Contessa Stew Lamb

On the island you will rarely hear the words Beef Stew, or Chicken Stew the “Stewing” generally comes before the meat described. So it will be Stew Chicken or Stew Beef instead of the reverse as is more common in the States. This recipe at its heart a STEW! A thick, rich, hearty, and spicy stew!

I have been working a lot lately with Clay cooking. Clay pot cooking in particular is a traditional way of cooking on our island that is losing its place in our daily lives (including mine). Charcoal made from local woods makes food taste even better than anything you can find in a blue and white paper bag in the stores. And the slowness allows the smokiness to settle into the food to create a distinct flavor that is simply unmatchable.

I haven’t been able to find a traditional clay pot here on the island for purchase (yet). However, for this recipe I borrowed from another world cooking tradition– the Moroccan Tagine! There is nothing like the tagine for tenderizing tough pieces of meat. Tagine cooking is practically effortless, but staggeringly beautiful in how flavorful and tender it makes cheaper cuts of meat.

Clay is one the human race’s first types of cooking pots. We used what we had available to us and there is nothing more abundant on earth than EARTH! In my home, we do not own a non-stick or an aluminum pot.  NO way! Every culture has some form of clay cooking, in the Caribbean it is the Clay Pot, in Morocco the tagine, in Spain the Cazuela, and in Colombia the Chamba, just to name a few. If you do not have a tagine lying around, you can always adapt this recipe to work in a slow cooker. The timing may be different, but the outcome should be about the same with your own adjustments.

This is a slow and steady stew made from local Crucian lamb bought from on of our favorite local farmers here on the island — Sejah Farms. It is also the best example of what happens when time, the perfect blend of ingredients, and a solid cooking tool all come together to reward you with a MEAN Stew Lamb!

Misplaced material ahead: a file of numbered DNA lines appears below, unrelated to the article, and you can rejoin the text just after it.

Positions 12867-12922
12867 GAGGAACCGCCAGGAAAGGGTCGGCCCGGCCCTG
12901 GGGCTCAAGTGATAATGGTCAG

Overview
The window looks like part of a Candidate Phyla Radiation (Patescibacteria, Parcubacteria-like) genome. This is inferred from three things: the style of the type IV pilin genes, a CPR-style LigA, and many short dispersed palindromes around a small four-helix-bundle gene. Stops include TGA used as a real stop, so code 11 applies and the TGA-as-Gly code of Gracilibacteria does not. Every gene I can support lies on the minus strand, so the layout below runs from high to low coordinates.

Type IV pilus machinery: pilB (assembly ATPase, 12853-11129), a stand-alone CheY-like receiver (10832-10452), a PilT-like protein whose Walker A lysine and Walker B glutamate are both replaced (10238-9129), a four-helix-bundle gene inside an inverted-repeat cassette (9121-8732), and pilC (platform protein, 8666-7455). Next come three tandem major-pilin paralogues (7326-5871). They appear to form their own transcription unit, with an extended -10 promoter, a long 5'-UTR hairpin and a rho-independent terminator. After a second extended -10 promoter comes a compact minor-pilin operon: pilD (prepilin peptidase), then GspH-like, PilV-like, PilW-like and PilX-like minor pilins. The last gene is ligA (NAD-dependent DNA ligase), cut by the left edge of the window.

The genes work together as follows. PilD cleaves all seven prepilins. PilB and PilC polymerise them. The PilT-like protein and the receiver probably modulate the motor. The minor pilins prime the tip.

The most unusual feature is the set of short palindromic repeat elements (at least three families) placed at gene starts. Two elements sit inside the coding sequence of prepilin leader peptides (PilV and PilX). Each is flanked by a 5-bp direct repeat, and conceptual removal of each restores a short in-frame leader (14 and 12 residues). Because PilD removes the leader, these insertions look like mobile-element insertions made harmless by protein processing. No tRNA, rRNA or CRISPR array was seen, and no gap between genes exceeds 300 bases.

2 1/2 Pounds Lamb Shoulder cut for stewing with the bone-in.

6-10 Cloves of Garlic (I love garlic)

2 Teaspoons Dried Thyme

3 Stalks Chopped Culantro or Cilantro

1 Ripe Diced Tomato

1 Diced Green Bell Pepper

2-3 Diced Seasoning Sweet Peppers

1 Chopped Onion

1/4 Teaspoon Curry Powder

2 Teaspoons Paprika

1 Teaspoon Smoked Paprika

1 1/2 cups Coconut Milk

Salt and Ground Black Pepper to Taste

2 Tablespoons Chopped Parsley (optional)

2 Tablespoons Sour Cream (optional)




This is one of the simplest dishes you can make. Simply place all of the ingredients except for the parsley in the tagine (or slow cooker). If you are using the tagine on a stove top, it is important to follow the manufacturer’s instruction carefully. So that you do not risk damaging yourself or your pot. My tagine needs a dampener to be used on my electric stove top. It is a piece of metal that sits between the stove and the pot. Also some tagines are smaller and may not hold a large amount of ingredients, as mine does. If this is your case, then modify the recipe to accommodate the size of your dish.

You could also start the process by browning(not cooking) the individual pieces of meat in a bit of olive oil, before placing in the tagine/slow cooker. But I prefer this method, especially on a slow Saturday where less feels like so much more.

Cover and let gently simmer for about an hour and a half on a medium-low heat, then carefully stir the pot.

In order to get the best results from clay cooking, resist the urge to keep “checking on it”. But I make sure I have enough liquid in the pot to keep it from sticking or burning. If you need to add (or take out) some of the liquid this would be a good time to make those adjustments. Always keep an ear and a nose out for food as it cooks.

I also use this first opening as an opportunity to skim off any of the excess fat that may come from the lamb. However, remember fat is flavor, so try not to take off too much. Cooking is inherently intuitive so its important to use your own best judgments for your pots, your stove, your climate, your kitchen, your creation! Experiment with your cooking. Your curiosity is always rewarded!

Cover the pot and let simmer for about another hour to an hour and a half.  By this time, you should have a rich, bubbling, savory stew.  I sometimes stir in a few tablespoons of sour cream to both thicken the stew and offer a bit of a flavor twist, but this is entirely optional. Garnish with the chopped parsley.

A steaming pile of fluffy, coconut jasmine rice and a few slices of sweet fried plantains make excellent plate partners for this Stew Lamb!! Grab a  good red wine, a few plates, glasses, friends and family and ENJOY!

4 thoughts on “Contessa Stew Lamb

  1. I always thought ‘stew beef’ and ‘stew chicken’ were shortened from ‘stewed’, as three becomes ‘tree’. I like it reversed, the way you describe it. Also a neighbor of ours had a traditional Caribbean clay pot. I want to say it was called a ‘Yaba’ pot? I will have to ask her and pass on the info to you.

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